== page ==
Is it any wonder that we sometimes see volcanic behavior in adolescents in the form of outbursts and defiance, screamed at us in a burning rage? If we are to help these youngsters, we have to see past the behavior that spews out like lava. We must dare to imagine what unmet needs might be fueling this volcano.
To help us, we can consider Abraham Maslow’s hierarchy of needs, and we can assess to what extent our adolescent clients may be getting their basic physiological needs met. Perhaps they are hungry, or there is the constant threat of homelessness hanging over them. Or perhaps their basic safety needs aren’t being met because domestic violence is present in the home. We can continue working our way up Maslow’s hierarchy (love/belonging, esteem and, ultimately, self-actualization) to understand what unmet needs may be fueling what appears on the surface to be irrational and unacceptable behavior.
7) Trauma-informed care: If the adolescent has a history of trauma, it is especially important to see past his or her volcanic eruptions of anger. In a 2017 article in Counseling Today about young clients in foster care (“Fostering a brighter future”), Stephanie Eberts states that therapists need to “help these children heal” by acting as a “translator” of the child’s behavior: “This includes explaining what a child’s behavior means and what motivates it, and then equipping both the child and the parents … with tools to redirect the behavior and better cope with tough emotions.”
8) Testing (to discover and take reassurance from) the boundaries: Adolescents may test boundaries more than adult clients do. Modeling behavior is important, and this is where congruence comes into play. If young clients are constantly pushing the boundaries by turning up late to sessions or missing them entirely, you can communicate the resulting emotion you are experiencing as a result of their behavior.
I like to think of this like a sonar device: Young clients are checking to see if you are still emotionally there and whether they are also still present in the interaction. You can share this with young clients, showing that certain behavior has consequences. Then you can jointly look for a way to resolve the matter.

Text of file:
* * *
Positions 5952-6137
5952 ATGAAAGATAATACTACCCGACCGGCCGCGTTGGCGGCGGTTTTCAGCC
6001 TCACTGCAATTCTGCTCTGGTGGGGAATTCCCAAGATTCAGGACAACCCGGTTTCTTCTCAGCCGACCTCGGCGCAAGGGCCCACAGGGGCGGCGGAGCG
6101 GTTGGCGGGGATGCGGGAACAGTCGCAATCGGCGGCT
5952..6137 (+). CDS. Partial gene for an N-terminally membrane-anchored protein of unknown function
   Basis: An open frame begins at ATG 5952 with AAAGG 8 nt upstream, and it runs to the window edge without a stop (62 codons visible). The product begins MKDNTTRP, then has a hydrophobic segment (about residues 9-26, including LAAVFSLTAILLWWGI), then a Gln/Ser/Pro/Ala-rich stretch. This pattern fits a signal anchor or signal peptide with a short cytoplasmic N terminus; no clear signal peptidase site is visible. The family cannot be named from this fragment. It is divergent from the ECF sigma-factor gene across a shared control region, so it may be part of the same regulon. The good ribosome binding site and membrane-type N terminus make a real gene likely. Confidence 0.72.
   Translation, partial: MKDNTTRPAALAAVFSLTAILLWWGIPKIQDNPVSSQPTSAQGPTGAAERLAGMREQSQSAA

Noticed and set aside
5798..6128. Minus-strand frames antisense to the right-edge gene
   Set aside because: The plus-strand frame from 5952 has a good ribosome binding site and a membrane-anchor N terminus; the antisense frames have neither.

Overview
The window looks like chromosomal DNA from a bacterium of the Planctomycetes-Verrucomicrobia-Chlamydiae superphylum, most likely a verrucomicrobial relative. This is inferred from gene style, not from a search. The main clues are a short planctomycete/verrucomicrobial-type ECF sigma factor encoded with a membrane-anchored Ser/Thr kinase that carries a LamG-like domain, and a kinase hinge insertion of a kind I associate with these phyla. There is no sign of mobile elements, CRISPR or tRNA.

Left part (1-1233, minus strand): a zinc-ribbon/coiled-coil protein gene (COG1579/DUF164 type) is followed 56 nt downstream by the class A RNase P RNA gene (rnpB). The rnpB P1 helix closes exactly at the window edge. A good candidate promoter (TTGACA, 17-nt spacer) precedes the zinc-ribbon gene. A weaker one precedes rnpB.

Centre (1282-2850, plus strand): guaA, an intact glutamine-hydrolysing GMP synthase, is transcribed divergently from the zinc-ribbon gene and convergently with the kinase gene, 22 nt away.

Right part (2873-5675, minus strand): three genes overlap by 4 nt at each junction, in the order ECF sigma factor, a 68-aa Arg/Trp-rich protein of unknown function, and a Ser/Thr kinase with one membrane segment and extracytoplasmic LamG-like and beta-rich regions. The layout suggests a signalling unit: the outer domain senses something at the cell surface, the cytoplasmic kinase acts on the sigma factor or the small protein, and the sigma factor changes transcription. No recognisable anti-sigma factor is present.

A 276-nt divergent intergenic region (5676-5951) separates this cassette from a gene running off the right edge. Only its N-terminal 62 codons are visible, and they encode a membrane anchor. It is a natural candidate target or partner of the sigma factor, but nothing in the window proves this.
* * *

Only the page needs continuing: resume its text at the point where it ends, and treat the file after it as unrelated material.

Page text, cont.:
Psychotherapist Rozsika Parker wrote about parents’ relationships with their children, but the following statements could apply equally to counselors and their young clients. Young clients “need to learn that they have an impact, that it’s possible to hurt” an adult, but it is also possible to “make it up with them.” Parker encourages adults to “show joy, hate, love, satisfaction — the full range of emotions — that will help the child to know themselves.” Parker wrote that she “heard the same note of reproach in their wails when they teethed, as in the studied criticism of me they could launch as teenagers.”
9) The resistant adolescent: As with any resistant client, adolescents need to feel that they are choosing to be in the sessions. But what happens if they are given no choice? If a therapist is working with a young client and the client’s family, and the young client chooses to leave the session early, what should the approach be?
I have heard some therapists adopt the following approach: They tell young clients that they are free to return to the session at any time but that the session will continue with the other family members. I quite like this approach because it avoids sessions becoming hijacked and held hostage by young clients, which might be a parallel process to other times in which these young clients have held more power than they knew how to handle. For example, they might have been forced to adopt a parental role with a younger sibling, or even a neglectful parent, at an inappropriately young age.
10) Mindfulness and meditation: I have seen and heard some of the criticisms of mindfulness and meditation. I struggle with this because, when I was starting out in this profession, my mentors raved about mindfulness and meditation. I need to see where this debate goes, but in the meantime, I cannot help but believe that there might be some value in mindfulness and meditation in our work with young clients.
Everything we offer our clients involves a balancing act between thoughts, feelings and bodily sensations. Society is built to engage the thinking side of our awareness, and this casts a shadow over our feelings and bodily sensations. Yet all three are important sources of information. If we focus solely on our thoughts, we are arguably functioning at only a third of our capacity. Short and simple mindfulness or meditation exercises can help young clients tap all sources of information, while also giving them a moment of relief from the constant demands of life.
Chris Warren-Dickins is a licensed professional counselor in Ridgewood, New Jersey. Contact him through his website at exploretransform.com.